Acute cardiac damage in cardiac surgery is associated with increased morbidity and mortality and the identification of cardioprotective strategies might influence patients’ outcome.  Cardioprotection refers to all interventions that can attenuate cardiac damage induced by myocardial ischemia and reperfusion.
Ischemic preconditioning is a response at cellular level to brief sub-lethal episodes of ischemia leading to a major protection against subsequent lethal ischemia. Remote ischemic preconditioning consists in the stimulation of brief episodes of ischemia and reperfusion in a tissue or in an organ different from the heart (e.g. limb ischemia), inducing myocardial protection from ischemic injury.  Recent meta-analyses [3,4] suggested that remote ischemic preconditioning significantly reduces postoperative cardiac biomarkers release in adult cardiac surgery and a RCT found a reduction in mortality in patients receiving remote ischemic preconditioning.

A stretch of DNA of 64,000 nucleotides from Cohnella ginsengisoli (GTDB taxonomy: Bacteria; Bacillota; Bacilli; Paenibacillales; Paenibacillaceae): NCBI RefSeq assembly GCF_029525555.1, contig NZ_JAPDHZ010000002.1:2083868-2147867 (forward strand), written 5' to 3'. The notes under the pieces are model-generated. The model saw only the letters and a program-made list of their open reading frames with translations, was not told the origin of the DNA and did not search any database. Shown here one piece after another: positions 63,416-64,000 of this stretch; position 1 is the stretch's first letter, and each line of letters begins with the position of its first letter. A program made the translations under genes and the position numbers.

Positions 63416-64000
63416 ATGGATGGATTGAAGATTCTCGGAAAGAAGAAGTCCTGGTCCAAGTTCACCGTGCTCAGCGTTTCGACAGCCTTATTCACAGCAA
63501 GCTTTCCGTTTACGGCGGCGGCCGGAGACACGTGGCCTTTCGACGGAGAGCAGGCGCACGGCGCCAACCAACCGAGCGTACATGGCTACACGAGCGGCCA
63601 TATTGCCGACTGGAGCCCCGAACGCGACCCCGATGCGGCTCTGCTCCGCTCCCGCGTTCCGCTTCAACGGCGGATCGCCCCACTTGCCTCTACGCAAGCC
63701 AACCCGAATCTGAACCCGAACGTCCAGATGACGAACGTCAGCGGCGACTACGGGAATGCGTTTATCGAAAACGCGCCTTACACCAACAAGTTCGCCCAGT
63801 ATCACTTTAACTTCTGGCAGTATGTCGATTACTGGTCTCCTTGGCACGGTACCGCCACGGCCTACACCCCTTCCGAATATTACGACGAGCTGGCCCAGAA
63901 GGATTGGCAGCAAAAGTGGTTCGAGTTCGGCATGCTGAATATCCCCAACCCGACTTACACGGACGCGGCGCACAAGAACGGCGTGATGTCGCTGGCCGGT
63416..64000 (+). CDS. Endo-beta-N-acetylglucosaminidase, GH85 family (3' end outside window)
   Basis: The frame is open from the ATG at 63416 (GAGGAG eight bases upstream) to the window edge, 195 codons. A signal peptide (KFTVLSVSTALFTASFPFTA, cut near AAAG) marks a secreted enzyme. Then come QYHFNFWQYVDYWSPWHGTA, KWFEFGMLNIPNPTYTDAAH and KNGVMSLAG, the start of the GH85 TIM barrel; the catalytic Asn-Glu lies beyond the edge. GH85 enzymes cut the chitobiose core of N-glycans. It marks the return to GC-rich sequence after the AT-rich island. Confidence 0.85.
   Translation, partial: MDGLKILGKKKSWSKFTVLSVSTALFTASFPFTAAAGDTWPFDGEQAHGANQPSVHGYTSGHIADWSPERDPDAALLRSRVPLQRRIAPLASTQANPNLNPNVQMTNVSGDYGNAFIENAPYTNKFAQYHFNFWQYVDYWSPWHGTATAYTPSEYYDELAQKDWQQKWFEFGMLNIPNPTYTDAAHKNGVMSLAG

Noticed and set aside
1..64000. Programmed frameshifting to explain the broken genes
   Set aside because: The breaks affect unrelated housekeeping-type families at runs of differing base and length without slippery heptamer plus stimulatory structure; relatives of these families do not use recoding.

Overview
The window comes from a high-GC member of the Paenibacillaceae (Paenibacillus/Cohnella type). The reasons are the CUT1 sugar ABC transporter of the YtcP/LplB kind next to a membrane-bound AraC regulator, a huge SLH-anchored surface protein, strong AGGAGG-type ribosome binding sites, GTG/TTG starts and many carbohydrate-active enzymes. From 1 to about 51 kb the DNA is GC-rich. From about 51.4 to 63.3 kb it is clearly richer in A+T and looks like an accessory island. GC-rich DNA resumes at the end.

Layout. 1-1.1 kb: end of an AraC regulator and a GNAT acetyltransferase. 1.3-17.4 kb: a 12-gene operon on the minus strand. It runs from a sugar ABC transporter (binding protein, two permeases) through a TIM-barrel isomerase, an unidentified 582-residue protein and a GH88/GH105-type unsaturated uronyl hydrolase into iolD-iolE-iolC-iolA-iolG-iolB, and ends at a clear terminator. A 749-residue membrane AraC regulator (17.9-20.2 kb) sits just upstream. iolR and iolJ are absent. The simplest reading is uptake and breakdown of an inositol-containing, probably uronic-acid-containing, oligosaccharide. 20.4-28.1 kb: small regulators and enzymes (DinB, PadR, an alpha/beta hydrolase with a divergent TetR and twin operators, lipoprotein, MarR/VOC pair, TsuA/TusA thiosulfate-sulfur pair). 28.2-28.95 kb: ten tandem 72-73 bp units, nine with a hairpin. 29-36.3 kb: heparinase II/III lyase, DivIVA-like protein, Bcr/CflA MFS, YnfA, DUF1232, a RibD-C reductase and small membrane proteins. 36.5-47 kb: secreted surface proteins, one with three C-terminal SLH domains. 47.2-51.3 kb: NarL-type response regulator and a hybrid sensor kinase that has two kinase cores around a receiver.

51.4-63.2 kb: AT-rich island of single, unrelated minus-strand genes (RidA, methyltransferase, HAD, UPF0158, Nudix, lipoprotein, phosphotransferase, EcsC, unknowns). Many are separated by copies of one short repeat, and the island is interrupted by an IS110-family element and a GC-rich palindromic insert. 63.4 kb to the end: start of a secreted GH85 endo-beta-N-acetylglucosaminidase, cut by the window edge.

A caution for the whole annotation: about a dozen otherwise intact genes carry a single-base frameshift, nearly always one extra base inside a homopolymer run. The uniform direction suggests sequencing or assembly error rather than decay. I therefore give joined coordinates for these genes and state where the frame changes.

Volatile agents are among the few interventions that might reduce perioperative mortality, [6,7] probably by reproducing anti-ischemic effects. Recent studies have shown that volatile agents can also mimic the early phase of ischemic preconditioning. 
To address the question whether the choice of anesthetic regimen and the application of remote ischemic preconditioning have beneficial additive effects on patients’ survival after cardiac surgery, we carried out a Bayesian network meta-analysis, a valid and robust statistical technique that compares indirectly various treatments.
We performed a network Bayesian meta-analysis in order to evaluate the effects on mortality of remote preconditioning, volatile agents and total intravenous anesthesia (TIVA). Our aim was to assess whether remote preconditioning and the choice of anesthetic regimen can influence survival on patients after cardiac surgery.